Wednesday, November 17, 2010

Office tenants moving on up

"Marshall Dennehey, a law firm with offices in 1845 Walnut St., has zeroed in on relocating to 2000 Market St. after 19 years in the same building overlooking Rittenhouse Square.

The firm, which has 119 attorneys in Philadelphia, considered a dozen different office towers before narrowing its list down based on price and location, said Pete Miller, chief operating officer.

“The folks at 2000 Market have been very aggressive and the economics of the move are attractive,” Miller said, without divulging any details because a deal is still in negotiations. The building will also allow Marshall Dennehey to consolidate into a contiguous block and make the offices more efficient.

Indeed, 2000 Market could use a big lease like Marshall Dennehey. The firm would backfill about 130,000 square feet being left by Arkema Inc., which is emptying out of five floors at the building and moving its 300 Center City employees to a renovated building the company owns at 900 First Ave. in King of Prussia. Arkema had been in 2000 Market 17 years.

The current state of the downtown office market, with rising vacancies, negative absorption and falling rents, has allowed some tenants that have resided in the same, modest offices for decades to move up to a fancier business address on the cheap. As market conditions remain challenging, the trend is expected to continue.

In Center City, vacancy rates rose in the third quarter to 14.85 percent, which is 5.9 million square feet. The vacancy in Class B space is even greater at 16.23 percent and on the rise. “B buildings will struggle to maintain occupancy as the Class A owners work aggressively to lease” the space they have empty, the report said.

“It depends on the extent of the renovation and the economics of deals,” “Sometimes the renovations you have to do to your space are so extensive that people decide they’d rather move over a weekend rather than live through 18 to 20 months of a renovation, eating your dust. And sometimes in a market like this when you have buildings so stressed, a landlord will provide enough to offset the cost of moving.”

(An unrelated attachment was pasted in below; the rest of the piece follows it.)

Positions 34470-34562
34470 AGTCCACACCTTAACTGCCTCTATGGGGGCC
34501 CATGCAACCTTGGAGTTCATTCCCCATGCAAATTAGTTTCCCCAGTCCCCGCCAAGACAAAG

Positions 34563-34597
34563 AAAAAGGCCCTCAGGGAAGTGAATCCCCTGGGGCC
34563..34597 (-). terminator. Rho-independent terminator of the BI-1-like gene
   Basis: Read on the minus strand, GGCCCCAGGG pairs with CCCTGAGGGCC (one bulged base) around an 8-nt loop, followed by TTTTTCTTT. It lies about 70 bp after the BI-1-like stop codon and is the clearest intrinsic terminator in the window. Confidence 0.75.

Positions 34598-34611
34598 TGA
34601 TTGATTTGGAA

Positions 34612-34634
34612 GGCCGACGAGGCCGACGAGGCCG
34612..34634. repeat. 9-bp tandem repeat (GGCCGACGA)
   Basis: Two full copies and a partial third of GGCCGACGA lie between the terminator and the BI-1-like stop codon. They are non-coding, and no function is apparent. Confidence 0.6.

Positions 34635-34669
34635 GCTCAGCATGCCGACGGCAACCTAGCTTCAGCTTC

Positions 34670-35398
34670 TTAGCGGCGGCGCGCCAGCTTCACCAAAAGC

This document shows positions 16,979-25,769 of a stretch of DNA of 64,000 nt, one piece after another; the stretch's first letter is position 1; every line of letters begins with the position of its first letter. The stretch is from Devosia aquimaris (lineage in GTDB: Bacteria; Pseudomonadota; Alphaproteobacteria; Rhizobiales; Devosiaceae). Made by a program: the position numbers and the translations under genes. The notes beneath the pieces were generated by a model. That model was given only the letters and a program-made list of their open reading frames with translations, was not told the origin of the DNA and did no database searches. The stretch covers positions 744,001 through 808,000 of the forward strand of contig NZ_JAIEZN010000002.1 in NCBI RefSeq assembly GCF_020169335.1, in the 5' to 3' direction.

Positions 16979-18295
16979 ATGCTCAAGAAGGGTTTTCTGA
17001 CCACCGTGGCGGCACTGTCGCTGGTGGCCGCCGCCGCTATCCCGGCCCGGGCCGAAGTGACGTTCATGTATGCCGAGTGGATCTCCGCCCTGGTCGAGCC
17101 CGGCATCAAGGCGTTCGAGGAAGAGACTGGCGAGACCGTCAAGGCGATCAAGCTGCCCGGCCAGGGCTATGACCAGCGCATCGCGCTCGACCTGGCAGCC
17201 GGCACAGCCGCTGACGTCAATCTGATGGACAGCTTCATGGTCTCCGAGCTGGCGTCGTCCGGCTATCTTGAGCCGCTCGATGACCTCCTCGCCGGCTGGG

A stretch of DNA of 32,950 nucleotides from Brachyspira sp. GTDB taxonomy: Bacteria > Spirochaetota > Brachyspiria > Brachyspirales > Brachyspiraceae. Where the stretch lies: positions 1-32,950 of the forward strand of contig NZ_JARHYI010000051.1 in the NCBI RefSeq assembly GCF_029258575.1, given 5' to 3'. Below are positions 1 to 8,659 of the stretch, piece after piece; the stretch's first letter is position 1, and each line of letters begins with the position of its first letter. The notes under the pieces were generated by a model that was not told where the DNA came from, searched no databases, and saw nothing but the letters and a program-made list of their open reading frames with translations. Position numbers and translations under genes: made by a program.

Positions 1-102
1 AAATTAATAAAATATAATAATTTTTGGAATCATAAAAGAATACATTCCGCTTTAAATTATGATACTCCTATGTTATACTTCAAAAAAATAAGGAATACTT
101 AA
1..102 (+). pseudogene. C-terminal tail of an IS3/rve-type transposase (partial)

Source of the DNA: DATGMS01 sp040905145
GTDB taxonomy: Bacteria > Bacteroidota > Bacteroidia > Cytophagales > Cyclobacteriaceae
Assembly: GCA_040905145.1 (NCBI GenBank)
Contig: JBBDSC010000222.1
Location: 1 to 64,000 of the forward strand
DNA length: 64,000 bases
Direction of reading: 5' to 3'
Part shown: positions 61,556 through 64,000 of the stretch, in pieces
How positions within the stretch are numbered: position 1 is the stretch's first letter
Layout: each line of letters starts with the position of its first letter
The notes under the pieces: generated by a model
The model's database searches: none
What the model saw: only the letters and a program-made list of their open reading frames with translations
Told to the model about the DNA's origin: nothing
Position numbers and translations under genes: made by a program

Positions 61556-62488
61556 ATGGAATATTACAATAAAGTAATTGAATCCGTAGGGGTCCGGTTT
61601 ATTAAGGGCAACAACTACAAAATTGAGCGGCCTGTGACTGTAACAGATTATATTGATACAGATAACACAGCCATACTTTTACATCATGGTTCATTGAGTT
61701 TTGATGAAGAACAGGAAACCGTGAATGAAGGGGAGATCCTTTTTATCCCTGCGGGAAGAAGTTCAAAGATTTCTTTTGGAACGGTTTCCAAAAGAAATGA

Klehr Harrison, which moved into 1835 Market St. this year after a decade at 260 S. Broad St. Klehr moved into space that had been occupied by another former law firm and came already decked out, leaving few renovations that needed to get done.

The Reinvestment Fund is considering leaving the Cast Iron Building at 718 Arch St. where it has been for more than two decades. It is the largest tenant in the 105,000-square-foot building but is looking to lease 22,000 square feet uptown at 1700 Market St. in a 15-year deal, according to market sources.

Drucker & Scaccetti, in some form other another, has spent the 33 years at 1845 Walnut St.

Two years ago, the tax consulting firm decided to take a look at other office space throughout Center City and examined 20 buildings along Market Street.

“We love the Rittenhouse location but wanted a modern building with better air quality,” said Ron Drucker, one of the firm’s founders.

Its search list included a building with a restaurant, one with enough space to allow it to consolidate on one floor, and competitive terms on a lease. Drucker & Scaccetti found what it was looking for. After three decades in the same space, the firm signed a 12-year lease on 17,742 square feet with an option to grow to 22,000 square feet at 1600 Market St., and moved its more than 50 employees at the end of last month. It grew from about 13,500 square feet.

Some of tenants who are moving may leave with fond memories of their old locations. “We’re going to miss this,” said Miller at Marshall Dennehey. “Rittenhouse has become a jewel.”

Not so for Drucker & Scaccetti. “We’ve moved on,” Drucker said."

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